Tavis: I was about to ask, how much of their relationship was about these two countries versus their relationship, because one gets the impression, at least, reading and looking at all the media that was covering them while they were both in office that they had a pretty interesting and special relationship with each other as individuals.
Quaid: Right. The term “special relationship” goes back a ways. Great Britain and the United States have had that relationship before, like with Churchill and Roosevelt in particular, and these two guys – Blair basically took Clinton’s playbook to win the election in Great Britain and they had a simpatico, the two of them.
Along the way, complications arose within the relationship, but they got a lot done together.
Tavis: Michael Sheen’s been on this program a few times; honored to have him here. He has, of course, played Tony Blair on a couple of occasions. This is your first time playing Clinton on-screen?
Quaid: My first time; first that I know of that Clinton’s been done in a serious manner.
Tavis: So Blair had you on the – so Michael Sheen had you on the number of times he’d played (unintelligible).
Quaid: Yeah, going in there was kind of intimidating.
Tavis: You’ve got to catch up.
Quaid: I almost said no to the part, tell you the truth, because I went in and met Peter Morgan and talked to him, because the script was so good. Peter Morgan, who wrote this, also wrote “Frost/Nixon” and “The Queen,” and the way he deals with these historical figures, making them human, his writing is so good.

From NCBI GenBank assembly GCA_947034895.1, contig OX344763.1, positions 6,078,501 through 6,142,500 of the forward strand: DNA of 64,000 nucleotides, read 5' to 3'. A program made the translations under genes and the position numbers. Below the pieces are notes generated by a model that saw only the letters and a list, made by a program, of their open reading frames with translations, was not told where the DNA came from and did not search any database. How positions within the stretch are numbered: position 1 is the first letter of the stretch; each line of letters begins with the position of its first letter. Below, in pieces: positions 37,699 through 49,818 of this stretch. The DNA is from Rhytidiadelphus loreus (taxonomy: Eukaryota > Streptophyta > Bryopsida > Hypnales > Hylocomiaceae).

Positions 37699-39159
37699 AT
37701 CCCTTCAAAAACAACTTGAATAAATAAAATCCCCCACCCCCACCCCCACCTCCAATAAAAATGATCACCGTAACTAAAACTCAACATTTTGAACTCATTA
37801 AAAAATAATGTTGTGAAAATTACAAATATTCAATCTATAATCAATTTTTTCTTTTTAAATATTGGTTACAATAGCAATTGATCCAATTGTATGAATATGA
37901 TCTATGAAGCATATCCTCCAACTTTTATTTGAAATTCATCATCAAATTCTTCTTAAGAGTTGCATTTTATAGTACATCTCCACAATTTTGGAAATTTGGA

I was really shocked when two months later they offered me the part. I just didn’t see myself as Clinton.
Tavis: You almost said no why, though, Dennis?
Quaid: Because I didn’t see myself in the role, and it’s very – I’ve played historical figures before, known real people, but this is probably one of the most photographed, one of the most known people in the entire world and everybody’s got an opinion about it. So it was daunting, but I feel like I should do the thing that I’m most afraid to do sometimes, so I gulped and said yes.
Tavis: Is there a particular challenge in playing, to your point, historical figures?
Quaid: Is there a what?
Tavis: Is there a particular challenge to playing historical figures?
Quaid: Yeah, it’s different than creating a character out of whole cloth, because for one thing I feel like I have a responsibility when I’m playing a real person to capture their spirit and to tell the story from their point of view.
Tavis: To your point now about telling it from their point of view, Bill Clinton, as I know him relatively well over the years, is the kind of guy when he runs into you he will tell you what he thought of your portrayal. Are you ready for that conversation?
Quaid: I guess. (Laughter) I didn’t –